Update: Samsung now announces that it will stop disabling Windows Update on its hardware. The article has been updated to add comments from Samsung. Check it at the bottom. Below is the original story.
Samsung is forcefully disabling Windows update on many of its laptops. The South Korean technology conglomerate ships its laptops with a suite called SW Update which comes with an application whose sole job is to prevent Microsoft from seeding out updates to Samsung laptops.
As Microsoft MVP Patrick Barker writes in a blog post, Samsung’s SW Update suite automatically downloads an application called “Disable_Windowsupdate.exe” to prevent its systems from snagging any updates released by Microsoft.
“You can install relevant software for your computer easier and faster using SW Update. The SW Update program helps you install and update your software and driver easily,” how Samsung describes the SW Update tool.
The suite in question works on computers running Windows XP and higher. It’s not clear how many Samsung laptops have exactly downloaded and executed “Disable_Windowsupdate.exe” application.
Just the idea of blocking Windows Update is absurd. In the past, we’ve seen numerous of times when Microsoft has seeded out critical security patches to its operating system. By disabling those updates, Samsung is seemingly making its machines vulnerable to security threats.
Samsung has offered an explanation, however. The company says that it is blocking Windows updates because otherwise the system will install the default drivers that won’t work on its computers.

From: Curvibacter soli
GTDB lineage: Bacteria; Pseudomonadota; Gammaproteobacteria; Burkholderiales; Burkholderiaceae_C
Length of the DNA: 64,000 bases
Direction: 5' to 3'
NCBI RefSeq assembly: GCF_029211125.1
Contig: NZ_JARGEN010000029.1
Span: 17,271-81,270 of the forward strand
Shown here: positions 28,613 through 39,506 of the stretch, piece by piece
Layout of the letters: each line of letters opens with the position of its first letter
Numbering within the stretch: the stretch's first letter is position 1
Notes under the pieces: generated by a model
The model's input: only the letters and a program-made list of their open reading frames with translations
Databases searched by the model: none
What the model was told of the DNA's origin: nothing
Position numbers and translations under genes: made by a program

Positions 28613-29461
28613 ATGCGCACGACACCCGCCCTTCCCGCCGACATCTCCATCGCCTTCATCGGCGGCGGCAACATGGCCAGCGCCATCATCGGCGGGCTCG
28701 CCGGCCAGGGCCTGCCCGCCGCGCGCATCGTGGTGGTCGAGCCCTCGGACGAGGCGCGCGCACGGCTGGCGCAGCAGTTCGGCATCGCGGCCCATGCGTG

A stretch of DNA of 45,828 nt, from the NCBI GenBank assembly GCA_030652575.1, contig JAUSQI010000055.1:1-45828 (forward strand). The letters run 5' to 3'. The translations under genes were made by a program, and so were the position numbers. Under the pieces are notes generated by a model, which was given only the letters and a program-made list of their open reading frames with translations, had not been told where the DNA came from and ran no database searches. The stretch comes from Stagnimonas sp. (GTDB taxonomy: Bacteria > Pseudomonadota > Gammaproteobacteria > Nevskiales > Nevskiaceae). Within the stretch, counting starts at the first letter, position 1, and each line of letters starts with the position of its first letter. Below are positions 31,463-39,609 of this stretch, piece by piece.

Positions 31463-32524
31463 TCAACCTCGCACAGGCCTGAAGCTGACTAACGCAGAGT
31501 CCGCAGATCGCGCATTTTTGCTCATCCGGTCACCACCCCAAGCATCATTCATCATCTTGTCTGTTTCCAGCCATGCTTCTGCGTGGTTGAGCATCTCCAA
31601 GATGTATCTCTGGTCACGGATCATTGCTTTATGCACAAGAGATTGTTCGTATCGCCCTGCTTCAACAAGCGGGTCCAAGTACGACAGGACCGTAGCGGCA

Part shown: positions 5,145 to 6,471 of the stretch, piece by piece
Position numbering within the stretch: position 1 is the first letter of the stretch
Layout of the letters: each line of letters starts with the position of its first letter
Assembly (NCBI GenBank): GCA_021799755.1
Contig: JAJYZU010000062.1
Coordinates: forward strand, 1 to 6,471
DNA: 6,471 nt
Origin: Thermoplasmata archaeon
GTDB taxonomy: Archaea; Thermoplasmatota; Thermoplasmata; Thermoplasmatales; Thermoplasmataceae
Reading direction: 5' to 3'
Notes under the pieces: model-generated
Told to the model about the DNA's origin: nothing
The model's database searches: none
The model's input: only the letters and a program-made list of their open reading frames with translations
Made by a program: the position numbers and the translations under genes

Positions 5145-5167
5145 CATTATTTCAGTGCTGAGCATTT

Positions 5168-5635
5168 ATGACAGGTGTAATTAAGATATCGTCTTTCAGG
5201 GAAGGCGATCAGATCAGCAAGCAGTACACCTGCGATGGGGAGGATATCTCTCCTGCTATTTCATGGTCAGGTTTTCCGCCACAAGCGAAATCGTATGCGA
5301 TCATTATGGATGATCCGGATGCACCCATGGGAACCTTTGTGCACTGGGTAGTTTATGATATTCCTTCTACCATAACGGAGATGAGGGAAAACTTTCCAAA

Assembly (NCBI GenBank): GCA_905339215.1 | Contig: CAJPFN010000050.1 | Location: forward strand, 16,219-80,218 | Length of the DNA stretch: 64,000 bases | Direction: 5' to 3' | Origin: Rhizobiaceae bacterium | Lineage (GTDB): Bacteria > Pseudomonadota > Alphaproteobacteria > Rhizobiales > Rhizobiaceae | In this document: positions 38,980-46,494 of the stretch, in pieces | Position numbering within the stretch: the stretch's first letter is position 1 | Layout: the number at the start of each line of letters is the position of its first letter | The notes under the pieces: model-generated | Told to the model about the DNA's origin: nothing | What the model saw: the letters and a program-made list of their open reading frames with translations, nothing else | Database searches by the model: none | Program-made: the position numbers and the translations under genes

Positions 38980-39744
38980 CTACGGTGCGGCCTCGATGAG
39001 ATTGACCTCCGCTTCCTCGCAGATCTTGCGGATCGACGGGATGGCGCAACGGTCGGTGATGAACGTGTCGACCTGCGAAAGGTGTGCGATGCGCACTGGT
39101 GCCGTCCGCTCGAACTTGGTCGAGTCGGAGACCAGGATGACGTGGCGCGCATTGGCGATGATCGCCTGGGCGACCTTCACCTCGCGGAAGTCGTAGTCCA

“When you enable Windows updates, it will install the Default Drivers for all the hardware no laptop which may or may not work. For example if there is USB 3.0 on laptop, the ports may not work with the installation of updates. So to prevent this, SW Update tool will prevent the Windows updates.”
But that’s an absurd reason to block all the Windows updates. Samsung isn’t the only manufacturer that ships Windows laptops. HP, Dell, and Lenovo among others don’t block Windows updates. Samsung should have ideally worked with Microsoft to resolve this issue.
But Samsung alone should not be blamed for this. This chaos once again reveals how little control Microsoft has over what its partners choose to do with their machines. The company should ideally have a system through which it monitors what its partner OEMs are placing and doing on their Windows systems. If that had been the case, it’s unlikely we ever had the infamous Superfish fiasco that we witnessed early this year.
Update 3.57am, June 27: Samsung has responded to the issue. The company says that it will stop disabling Windows Update on its laptops and will seed out an update soon. “Samsung has a commitment to security and we continue to value our partnership with Microsoft,” said a Samsung spokesperson. “We will be issuing a patch through the Samsung Software Update notification process to revert back to the recommended automatic Windows Update settings within a few days. Samsung remains committed to providing a trustworthy user experience and we encourage customers with product questions or concerns to contact us directly at 1-800-SAMSUNG.”